"Loud pipes save lives" is a common phrase used in the motorcycle community, where often the exhaust note of a motorcycle is louder and more attention-grabbing than the horn that it comes with. Loud motorcycle pipes have become a staple of the cruiser motorcycle scene. However, most motorcycles do not ship with the sort of loud exhaust brands like Harley Davidson have become synonymous with. This is, rather, the product of a simple procedure you can perform to your own motorcycle at home.
Use your owner's manual to determine exactly how the exhaust is connected to your motorcycle model. Unfortunately every bike is different, but most will be held on by two bolts at the cylinder head and two at the rear of the bike.
Set the motorcycle on its kickstand or centerstand so it will not tip or fall while you are working. If you have a dedicated motorcycle work-stand, that will provide a much easier means of removing the exhaust.
Use a socket wrench and the appropriate size sockets to remove the exhaust completely from the motorcycle. Cover any open holes in the cylinder-head of the engine to keep it free of moisture and debris while you are working.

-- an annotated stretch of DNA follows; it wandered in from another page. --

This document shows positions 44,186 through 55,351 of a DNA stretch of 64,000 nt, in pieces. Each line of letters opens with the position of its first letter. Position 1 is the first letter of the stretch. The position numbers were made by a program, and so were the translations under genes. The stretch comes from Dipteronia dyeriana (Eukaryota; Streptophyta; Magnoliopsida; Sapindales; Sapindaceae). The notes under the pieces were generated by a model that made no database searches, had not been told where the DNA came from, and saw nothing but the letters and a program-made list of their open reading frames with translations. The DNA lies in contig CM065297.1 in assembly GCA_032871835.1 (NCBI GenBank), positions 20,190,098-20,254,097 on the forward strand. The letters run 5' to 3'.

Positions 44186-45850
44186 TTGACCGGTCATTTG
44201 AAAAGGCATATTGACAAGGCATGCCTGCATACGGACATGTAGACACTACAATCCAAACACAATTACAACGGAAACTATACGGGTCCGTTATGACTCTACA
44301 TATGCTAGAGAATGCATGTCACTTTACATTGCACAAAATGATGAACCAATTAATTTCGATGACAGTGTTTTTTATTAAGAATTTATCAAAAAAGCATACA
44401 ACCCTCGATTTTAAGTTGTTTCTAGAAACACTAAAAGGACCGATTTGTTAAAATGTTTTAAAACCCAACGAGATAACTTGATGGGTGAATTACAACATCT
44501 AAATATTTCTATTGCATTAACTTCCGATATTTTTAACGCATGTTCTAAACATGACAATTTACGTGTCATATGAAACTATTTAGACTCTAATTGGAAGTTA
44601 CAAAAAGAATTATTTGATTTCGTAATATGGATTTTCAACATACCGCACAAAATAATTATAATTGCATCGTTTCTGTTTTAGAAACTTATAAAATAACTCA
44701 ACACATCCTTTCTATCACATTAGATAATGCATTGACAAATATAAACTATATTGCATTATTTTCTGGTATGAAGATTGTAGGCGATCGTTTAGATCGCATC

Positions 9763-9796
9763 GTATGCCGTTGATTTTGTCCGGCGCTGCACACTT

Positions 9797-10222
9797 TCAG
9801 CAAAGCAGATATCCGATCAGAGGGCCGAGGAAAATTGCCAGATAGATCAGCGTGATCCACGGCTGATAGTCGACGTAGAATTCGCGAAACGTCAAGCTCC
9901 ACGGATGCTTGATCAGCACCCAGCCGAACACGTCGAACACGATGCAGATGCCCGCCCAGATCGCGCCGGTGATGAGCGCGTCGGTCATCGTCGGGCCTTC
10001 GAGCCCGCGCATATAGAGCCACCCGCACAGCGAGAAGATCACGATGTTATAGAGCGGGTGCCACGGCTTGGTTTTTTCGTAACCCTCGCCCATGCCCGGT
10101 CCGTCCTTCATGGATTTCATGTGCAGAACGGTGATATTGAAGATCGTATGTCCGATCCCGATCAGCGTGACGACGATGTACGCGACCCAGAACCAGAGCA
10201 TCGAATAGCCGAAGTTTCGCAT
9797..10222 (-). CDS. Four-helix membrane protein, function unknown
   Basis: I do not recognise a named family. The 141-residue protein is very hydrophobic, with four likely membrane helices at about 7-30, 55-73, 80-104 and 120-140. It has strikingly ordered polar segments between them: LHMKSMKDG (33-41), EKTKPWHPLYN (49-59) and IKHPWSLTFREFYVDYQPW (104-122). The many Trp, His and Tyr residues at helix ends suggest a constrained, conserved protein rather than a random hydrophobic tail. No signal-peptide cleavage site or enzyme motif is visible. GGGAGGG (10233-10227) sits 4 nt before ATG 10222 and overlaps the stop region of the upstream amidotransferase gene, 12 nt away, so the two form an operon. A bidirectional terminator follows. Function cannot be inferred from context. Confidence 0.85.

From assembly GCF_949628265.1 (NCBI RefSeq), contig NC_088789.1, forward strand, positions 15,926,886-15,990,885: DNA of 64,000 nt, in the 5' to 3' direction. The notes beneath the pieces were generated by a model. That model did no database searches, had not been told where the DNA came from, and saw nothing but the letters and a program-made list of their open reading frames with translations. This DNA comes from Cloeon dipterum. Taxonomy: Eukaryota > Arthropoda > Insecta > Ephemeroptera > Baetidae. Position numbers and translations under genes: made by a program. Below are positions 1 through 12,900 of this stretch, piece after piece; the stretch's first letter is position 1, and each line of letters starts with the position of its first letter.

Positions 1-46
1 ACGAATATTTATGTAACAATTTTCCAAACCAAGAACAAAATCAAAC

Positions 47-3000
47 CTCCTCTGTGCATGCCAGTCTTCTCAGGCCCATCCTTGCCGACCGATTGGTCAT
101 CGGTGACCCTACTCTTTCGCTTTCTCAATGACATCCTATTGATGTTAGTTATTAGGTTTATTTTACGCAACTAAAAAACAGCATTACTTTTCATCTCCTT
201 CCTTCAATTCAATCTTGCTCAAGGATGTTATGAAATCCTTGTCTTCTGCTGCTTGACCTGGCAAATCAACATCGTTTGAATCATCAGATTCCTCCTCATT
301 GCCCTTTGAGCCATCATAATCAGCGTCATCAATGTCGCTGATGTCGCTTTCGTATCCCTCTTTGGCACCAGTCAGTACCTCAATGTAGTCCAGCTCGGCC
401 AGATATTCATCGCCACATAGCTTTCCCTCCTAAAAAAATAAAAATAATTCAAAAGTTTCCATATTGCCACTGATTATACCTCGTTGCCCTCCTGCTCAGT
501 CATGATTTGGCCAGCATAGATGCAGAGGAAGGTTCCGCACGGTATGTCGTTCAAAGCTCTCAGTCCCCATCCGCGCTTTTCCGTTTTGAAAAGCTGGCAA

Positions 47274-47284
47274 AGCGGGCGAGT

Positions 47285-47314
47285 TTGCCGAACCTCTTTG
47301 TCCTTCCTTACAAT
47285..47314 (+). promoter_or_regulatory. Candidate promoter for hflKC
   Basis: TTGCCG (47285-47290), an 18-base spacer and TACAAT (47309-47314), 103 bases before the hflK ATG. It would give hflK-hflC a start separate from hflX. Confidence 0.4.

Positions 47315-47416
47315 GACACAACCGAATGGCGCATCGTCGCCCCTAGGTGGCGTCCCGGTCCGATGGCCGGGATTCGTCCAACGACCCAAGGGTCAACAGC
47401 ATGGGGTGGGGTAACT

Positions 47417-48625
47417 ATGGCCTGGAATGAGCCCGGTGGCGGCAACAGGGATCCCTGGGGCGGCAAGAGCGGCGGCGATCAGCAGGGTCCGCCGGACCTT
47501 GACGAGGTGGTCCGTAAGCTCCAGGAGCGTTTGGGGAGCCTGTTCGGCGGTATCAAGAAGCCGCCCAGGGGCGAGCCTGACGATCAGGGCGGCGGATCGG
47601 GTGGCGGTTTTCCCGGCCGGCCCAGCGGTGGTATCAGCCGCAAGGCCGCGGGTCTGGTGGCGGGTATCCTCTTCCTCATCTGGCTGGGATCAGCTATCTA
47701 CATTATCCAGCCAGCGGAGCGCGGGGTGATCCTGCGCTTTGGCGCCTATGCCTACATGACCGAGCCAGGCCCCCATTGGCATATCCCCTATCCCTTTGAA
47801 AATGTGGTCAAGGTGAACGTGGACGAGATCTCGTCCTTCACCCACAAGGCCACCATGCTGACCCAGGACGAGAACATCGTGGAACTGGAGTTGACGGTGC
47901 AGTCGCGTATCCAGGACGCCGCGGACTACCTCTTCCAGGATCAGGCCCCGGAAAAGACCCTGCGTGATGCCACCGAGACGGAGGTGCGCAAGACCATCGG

Clamp the exhaust system in a vice. Cover it first in shop rags to save any chrome from being damaged or scratched by the metal surface.
Insert the end of your hand held drill with a 1/2" or 3/8" metal cutting bit into the end of the muffler. Drill through the first and second exhaust baffles carefully. Most motorcycle exhaust systems have three or four baffles. Drilling through all of them will require re-jetting the carburettors due to lack of compression.
Remove the exhaust system from the vice and reattach it to your motorcycle using the hardware you removed earlier. Refer to your owner's manual for torque specifications and be sure all bolts are tight. Crank your bike and listen to the new, deep and loud exhaust tone.